Jordan’s acting information minister Nayef al-Fayez has said that his government shared the UK authorities’ disappointment at the Special Immigration Appeals Commission (Siac) ruling on Monday. Both Jordan and the UK had a special interest in making sure that he was charged for his crimes but under British law, there isn’t even enough evidence to try him in a court.
When Abu Qatada arrived back at his home in London, around lunchtime on Tuesday, a small group of protesters – holding a “get rid of Abu Qatada” placard – gathered outside and chanted, “Out, out, out.”
Earlier this year, judges at the European Court in Strasbourg ruled the cleric – whose real name is Omar Othman – would not face ill-treatment if returned to Jordan, citing assurances outlined in a UK-Jordan agreement.
Crucially, however, the judge did not believe he would get a fair trial because a Jordanian court could use evidence against Abu Qatada that had been obtained from the torture of others, which links into the idea that he cannot be tried in the UK.
On Monday, despite the UK obtaining additional assurances from Jordan, Siac chairman Mr Justice Mitting ruled he was not satisfied Abu Qatada would be tried fairly.
Based on the rulings from the Siac (Special Immigration Appeals Commission, which is a UK court) the Muslim cleric Abu Qatada has been freed on bail.
He was released from Long Lartin prison, in Worcestershire. He has spent most of the last 10 years in custody.
A UK court approved his appeal against deportation after deciding witness evidence obtained by torture might be used at trial in Jordan.
The government believes the wrong legal test was applied and is going to appeal.
“We had received a number of assurances from the Jordanian government – they had even changed their constitution,” a spokesman for Prime Minister David Cameron said.
Home Secretary Theresa May has applied for permission to appeal against a decision to block the removal of Jordanian terror suspect Abu Qatada.
Papers have been lodged with the civil appeals office at the Court of Appeal ahead of a deadline later.
An appeal in this case can be made only on a point of law, which will be difficult because they will have to find a law/laws which he could have potentially broken or ones that support the need for deportation.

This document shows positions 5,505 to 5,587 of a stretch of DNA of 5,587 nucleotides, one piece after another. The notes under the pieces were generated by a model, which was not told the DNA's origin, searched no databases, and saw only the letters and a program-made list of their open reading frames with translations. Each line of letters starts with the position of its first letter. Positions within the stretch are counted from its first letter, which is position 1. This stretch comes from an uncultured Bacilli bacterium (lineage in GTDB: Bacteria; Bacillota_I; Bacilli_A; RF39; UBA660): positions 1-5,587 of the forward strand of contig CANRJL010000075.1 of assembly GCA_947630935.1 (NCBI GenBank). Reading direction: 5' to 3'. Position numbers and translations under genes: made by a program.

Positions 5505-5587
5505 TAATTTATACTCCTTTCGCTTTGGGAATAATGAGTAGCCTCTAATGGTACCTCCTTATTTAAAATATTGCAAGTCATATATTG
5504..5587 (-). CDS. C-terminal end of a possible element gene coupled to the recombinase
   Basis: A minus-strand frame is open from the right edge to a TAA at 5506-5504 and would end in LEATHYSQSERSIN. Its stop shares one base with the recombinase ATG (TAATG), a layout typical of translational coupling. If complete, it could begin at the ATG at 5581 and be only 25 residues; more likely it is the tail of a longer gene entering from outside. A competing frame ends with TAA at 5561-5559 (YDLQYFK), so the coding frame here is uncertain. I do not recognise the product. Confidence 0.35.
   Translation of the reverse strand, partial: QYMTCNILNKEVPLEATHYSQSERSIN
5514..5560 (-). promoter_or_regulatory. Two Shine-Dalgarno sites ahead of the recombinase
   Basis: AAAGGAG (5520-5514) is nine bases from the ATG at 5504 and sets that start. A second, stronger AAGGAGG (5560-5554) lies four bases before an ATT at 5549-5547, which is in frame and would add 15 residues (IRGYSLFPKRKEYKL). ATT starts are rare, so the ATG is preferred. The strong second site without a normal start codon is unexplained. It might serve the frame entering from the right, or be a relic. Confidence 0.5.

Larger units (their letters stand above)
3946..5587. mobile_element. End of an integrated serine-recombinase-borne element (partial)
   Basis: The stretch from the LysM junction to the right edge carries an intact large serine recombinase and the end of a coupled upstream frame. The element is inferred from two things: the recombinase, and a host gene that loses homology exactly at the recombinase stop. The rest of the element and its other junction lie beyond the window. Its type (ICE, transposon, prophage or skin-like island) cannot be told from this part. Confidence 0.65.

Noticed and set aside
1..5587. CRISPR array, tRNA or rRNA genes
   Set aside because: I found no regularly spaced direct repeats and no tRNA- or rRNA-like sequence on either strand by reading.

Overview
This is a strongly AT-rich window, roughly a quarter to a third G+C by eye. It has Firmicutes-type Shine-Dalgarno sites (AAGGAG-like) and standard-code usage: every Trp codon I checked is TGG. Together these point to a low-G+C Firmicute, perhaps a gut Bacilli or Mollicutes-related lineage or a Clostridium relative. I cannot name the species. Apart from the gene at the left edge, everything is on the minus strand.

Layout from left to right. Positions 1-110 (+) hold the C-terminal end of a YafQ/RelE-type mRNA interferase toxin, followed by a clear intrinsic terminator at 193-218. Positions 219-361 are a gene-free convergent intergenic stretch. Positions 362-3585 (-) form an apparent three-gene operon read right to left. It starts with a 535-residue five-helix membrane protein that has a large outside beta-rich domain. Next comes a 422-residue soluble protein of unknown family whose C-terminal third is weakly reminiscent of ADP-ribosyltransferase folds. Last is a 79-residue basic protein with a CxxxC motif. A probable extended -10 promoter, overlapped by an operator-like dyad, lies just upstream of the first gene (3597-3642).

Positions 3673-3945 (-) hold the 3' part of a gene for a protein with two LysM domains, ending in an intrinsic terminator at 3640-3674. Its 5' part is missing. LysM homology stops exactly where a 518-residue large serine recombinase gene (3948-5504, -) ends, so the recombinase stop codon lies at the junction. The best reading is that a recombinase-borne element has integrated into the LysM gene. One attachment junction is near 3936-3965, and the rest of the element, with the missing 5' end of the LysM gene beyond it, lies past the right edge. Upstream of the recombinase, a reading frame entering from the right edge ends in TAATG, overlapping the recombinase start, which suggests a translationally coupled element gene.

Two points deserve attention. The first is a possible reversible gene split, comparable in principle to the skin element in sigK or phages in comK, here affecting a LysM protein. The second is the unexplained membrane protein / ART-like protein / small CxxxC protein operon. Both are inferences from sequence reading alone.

The home secretary said at the time of the ruling that she “strongly disagreed” with the judgment, claiming that the Special Immigration Appeals Commission (SIAC) had applied the “wrong legal test”.
‘Completely fed up’
The radical cleric faces a re-trial in Jordan for allegedly conspiring to cause explosions on Western and Israeli targets in 1998 and 1999. He was found guilty of terrorism offences in his absence in Jordan in 1999.
Security chiefs believe he played a key ideological role in spreading support for suicide bombings. However, they only believe, they don’t have enough evidence or witnesses to prosecute him in the UK, which raises a troubling question; can anyone be judged to have played a role in al-Qaeda and shipped off to a country which is willing to do a deal with the UK and proclaim that the person was indeed somebody they were looking for?
Last month, the Special Immigration Appeals Commission chairman Mr Justice Mitting ruled he was not satisfied that the preacher would be tried fairly in Jordan.
He is the subject of bail conditions that include him being banned from travelling on the Tube, or by train, car, motorbike or bus and from using mobile phones and computers.
Prime Minister David Cameron said he was “completely fed up” at the cleric’s release on bail.
A judge will now consider the home secretary’s appeal application by examining documents on the case. The judge may make a decision, or decide that the application should be dealt with at a court hearing. A decision is expected to be made before Christmas.
If the judge decides to refuse the application, the home secretary can ask a court to reconsider the matter.
It isn’t enough to simply say that “yes, he’s a bad person, we should keep locked up”. We have the rule of law in this country, if we can’t prove that he has broken a law in the UK then how can we have kept him in prison? This seems more about politics than justice trying to be served; the West has in its possession what they believe to be a key part of al-Qaeda and they must be seen to do something about it. Moreover it seems like the government is simply trampling over hundreds of years of legal history just to get this man convicted.